The navy commander leading the Hornet's [Annotator's Note: USS Hornet, CV-8] air group was responsible for the deaths of many airmen because he was inept.After the war the Commander took a flight out of Pensacola. He led the group out over the Gulf of Mexico and had to be led back to base by a young ensign.Childers spent four months in the hospital at Mare Island. He was then sent to the Receiving Station before he was healed enough. He was assigned as an SP [Annotator's Note: Shore Patrol - navy Military Police] to the Bay Bridge. At the end of his shift his leg was terribly swollen.Childers went to see a friend in the pay office. His friend called in the paymaster and showed the warrant officer Childers' leg. The officer asked him if he could type. When he replied in the positive the officer had him assigned to the pay office.Childers began flight school just before Christmas 1942. He still wasn't in very good shape. After being sworn in he went to the senior medical officer and informed him of his condition. The commander looked at Childers' legs. One of his wounds was healed but the other wasn't.Instead of 'washing out' Childers was given a special training program. After his daily exercises he had to soak his leg and have it rubbed down by a corpsman.Childers never asked for any special treatment. He did whatever the other cadets did. His leg was checked at flight physicals every year for the next 26 years.When he completed flight school he was commissioned a 2nd Lieutenant in the Marine Corps Reserve. One of the reasons he changed branches is because a friend of his was a navy chief with 19 years in the navy and 19 years of sea duty. The chief never got to see his family.Another reason was a rumor that the Marine Corps was going to get P-38s and B-25s. They did get B-25s and that is what Childers ended up in.Childers knew he would have no problems getting into the Marine Corps. The commandant of cadets was a Marine Lieutenant Colonel named Richard Mangrum. Mangrum had landed the first squadron on Guadalcanal.


While Childers was a cadet he was asked by Colonel Mangrum if he had received a Purple Heart. When he told Mangrum that he had not, the colonel saw to it that he got the decoration. Childers states the Purple Heart was strictly an army decoration until 1943.He was to be awarded his Purple Heart at the next cadet formation. Major Wapell, the second senior Marine officer, was to get a second Navy Cross. The major was killed in a plane crash. The major was with a flight of about 18 SBDs [Annotator's note: SBD Dauntless dive bombers] flying into San Diego when the weather was bad and all of the planes in the group crashed.Childers applied for a regular commission. He was interviewed by three full colonels. His combat in the navy got him in. He was given a regular commission.Childers was promoted to major while he was an instructor at Pensacola. He was told that he would never make Lieutenant Colonel unless he got a degree. He took classes in his off time.He applied for the Boot Strap degree program. He was promoted to Lieutenant Colonel.He completed his degree at University of Nebraska at Omaha. He completed his courses in nine months. Then he went to the staff and command school at Quantico. Just before leaving he and his wife were rear ended by a truck and both banged up pretty bad.Childers was assigned to a night fighter squadron and flew Corsairs in Korea. Then he went to El Toro and took over command of a helicopter squadron and sent to Vietnam. It was the high point of his career.Childers' goal was to spend one year in Vietnam without loosing a Marine. He almost made it. A crew chief was killed and 19 men were wounded.Prior to shipping out Childers asked his pilots if any had any combat experience. None had any but him. He felt even more responsible for his men.The only time Childers ever turned over control of his squadron he thought the entire squadron would be shot down.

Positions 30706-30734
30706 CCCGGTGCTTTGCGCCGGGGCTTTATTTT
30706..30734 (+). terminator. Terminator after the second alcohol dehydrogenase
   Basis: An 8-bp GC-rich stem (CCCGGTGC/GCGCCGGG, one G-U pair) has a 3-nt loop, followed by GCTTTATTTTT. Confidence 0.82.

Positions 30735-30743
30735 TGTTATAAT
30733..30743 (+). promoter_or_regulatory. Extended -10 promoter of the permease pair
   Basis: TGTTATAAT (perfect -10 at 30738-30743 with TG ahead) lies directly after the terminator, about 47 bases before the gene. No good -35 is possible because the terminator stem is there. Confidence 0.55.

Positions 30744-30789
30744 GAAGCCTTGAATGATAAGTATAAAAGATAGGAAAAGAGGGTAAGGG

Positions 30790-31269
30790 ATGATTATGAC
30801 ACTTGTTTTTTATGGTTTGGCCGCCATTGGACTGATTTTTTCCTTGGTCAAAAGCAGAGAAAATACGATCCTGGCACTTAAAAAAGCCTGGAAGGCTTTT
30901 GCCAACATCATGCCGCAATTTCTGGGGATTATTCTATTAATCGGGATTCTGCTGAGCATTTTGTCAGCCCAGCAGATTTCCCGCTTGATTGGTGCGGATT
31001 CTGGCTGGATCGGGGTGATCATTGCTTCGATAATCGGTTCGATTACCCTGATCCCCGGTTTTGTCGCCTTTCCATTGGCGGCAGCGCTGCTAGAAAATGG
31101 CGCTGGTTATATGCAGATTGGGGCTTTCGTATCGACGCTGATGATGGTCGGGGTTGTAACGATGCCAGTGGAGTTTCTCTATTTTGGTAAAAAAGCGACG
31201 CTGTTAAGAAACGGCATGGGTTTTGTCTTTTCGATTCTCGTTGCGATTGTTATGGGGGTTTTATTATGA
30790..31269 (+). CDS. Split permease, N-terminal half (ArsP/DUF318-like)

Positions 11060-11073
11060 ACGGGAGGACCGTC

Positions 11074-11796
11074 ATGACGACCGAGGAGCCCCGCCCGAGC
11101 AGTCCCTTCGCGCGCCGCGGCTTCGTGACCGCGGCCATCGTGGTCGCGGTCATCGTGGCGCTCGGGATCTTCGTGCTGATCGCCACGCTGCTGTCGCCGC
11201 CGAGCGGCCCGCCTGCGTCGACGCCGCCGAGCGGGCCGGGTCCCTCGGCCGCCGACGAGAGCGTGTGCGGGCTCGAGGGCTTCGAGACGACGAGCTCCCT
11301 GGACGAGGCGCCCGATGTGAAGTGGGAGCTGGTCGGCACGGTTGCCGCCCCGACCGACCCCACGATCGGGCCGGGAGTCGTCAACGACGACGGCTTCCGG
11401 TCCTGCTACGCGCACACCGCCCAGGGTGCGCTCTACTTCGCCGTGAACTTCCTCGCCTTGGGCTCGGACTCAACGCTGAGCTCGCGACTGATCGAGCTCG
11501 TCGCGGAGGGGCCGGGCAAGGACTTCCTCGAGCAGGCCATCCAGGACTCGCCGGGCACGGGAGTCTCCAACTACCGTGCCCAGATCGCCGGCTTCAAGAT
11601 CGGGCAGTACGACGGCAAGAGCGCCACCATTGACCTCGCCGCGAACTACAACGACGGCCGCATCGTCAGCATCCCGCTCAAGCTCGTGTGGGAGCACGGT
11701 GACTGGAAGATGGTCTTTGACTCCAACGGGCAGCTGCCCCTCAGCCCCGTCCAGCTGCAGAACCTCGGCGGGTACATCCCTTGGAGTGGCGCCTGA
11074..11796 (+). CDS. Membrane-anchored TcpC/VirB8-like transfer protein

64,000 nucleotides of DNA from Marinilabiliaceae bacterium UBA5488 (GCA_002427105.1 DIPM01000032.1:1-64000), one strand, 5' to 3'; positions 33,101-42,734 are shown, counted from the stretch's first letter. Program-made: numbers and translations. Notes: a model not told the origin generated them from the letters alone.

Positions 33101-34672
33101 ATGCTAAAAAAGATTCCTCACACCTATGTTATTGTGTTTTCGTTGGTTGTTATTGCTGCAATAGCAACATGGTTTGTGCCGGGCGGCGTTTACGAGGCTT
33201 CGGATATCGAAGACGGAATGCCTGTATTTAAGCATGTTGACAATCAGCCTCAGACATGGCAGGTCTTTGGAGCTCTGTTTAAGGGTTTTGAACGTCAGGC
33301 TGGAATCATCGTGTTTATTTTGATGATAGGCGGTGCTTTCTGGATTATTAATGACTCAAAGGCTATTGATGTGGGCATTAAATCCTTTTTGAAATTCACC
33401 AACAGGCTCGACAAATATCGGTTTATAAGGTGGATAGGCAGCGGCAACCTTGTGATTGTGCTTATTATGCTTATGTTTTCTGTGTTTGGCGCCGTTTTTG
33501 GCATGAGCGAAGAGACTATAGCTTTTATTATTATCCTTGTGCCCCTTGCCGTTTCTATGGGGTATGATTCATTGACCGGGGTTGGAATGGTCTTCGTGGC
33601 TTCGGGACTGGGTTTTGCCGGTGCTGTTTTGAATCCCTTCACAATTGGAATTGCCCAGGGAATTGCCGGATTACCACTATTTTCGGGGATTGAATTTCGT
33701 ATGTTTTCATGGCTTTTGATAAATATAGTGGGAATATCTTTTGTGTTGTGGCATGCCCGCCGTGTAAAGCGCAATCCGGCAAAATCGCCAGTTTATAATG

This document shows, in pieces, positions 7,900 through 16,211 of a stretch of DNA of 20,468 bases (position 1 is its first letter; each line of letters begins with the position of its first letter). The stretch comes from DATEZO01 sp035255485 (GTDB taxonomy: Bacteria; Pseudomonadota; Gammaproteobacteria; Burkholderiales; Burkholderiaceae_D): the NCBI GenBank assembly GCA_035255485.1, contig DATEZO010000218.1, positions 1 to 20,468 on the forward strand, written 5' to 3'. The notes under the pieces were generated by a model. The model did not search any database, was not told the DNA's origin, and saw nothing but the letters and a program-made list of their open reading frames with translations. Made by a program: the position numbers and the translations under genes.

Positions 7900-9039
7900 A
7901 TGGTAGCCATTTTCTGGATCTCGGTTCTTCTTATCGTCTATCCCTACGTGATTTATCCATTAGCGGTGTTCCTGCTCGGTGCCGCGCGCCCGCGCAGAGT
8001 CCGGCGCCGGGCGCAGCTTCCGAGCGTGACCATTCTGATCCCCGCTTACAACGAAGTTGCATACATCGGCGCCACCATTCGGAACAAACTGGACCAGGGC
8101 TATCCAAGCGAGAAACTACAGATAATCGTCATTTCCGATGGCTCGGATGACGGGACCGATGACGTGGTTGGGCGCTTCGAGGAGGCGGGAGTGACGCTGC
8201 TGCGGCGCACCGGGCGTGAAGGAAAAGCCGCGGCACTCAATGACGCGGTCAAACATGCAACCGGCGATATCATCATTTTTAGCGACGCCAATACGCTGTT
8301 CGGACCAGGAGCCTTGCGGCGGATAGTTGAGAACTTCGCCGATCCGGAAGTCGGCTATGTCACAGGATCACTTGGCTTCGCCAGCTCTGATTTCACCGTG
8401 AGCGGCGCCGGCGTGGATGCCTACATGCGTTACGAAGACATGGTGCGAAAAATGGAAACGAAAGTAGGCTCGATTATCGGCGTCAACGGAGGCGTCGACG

Childers was then assigned to Ft. Rucker, Alabama. Childers though that Ft. Rucker would be good duty but it wasn't. He decided he was through. He knew that if he made full colonel he would be assigned to a desk and that wasn't for him.He had completed his master's degree at Ft. Rucker. He got a job with an aircraft company. He knew that he needed some career training. He went to the University of North Texas and got his PhD in College Administration.Childers spoke to the graduate dean and the department head who both encouraged him. The graduate dean was an Air Force Reserve officer and he liked to talk to Childers about airplanes.Childers spent almost three years working on his PhD. He had passed his qualifying exams. One of Childers' instructors was retired but continued to teach him.He had to go around and check with all of the new instructors that had replaced the ones he had taken classes with before his defense of his dissertation. One gave him a very hard time but he got his PhD.Childers went to work for a college in California where he stayed for 16 years. First he went to Texas A&M University to talk to the president who was a retired military officer. He didn't want to deal with the anti-military mood at North Texas.Childers moved to the San Diego area in 1972.


After he retired he played golf. He still lives in California.Childers experienced the big earthquake of 1989.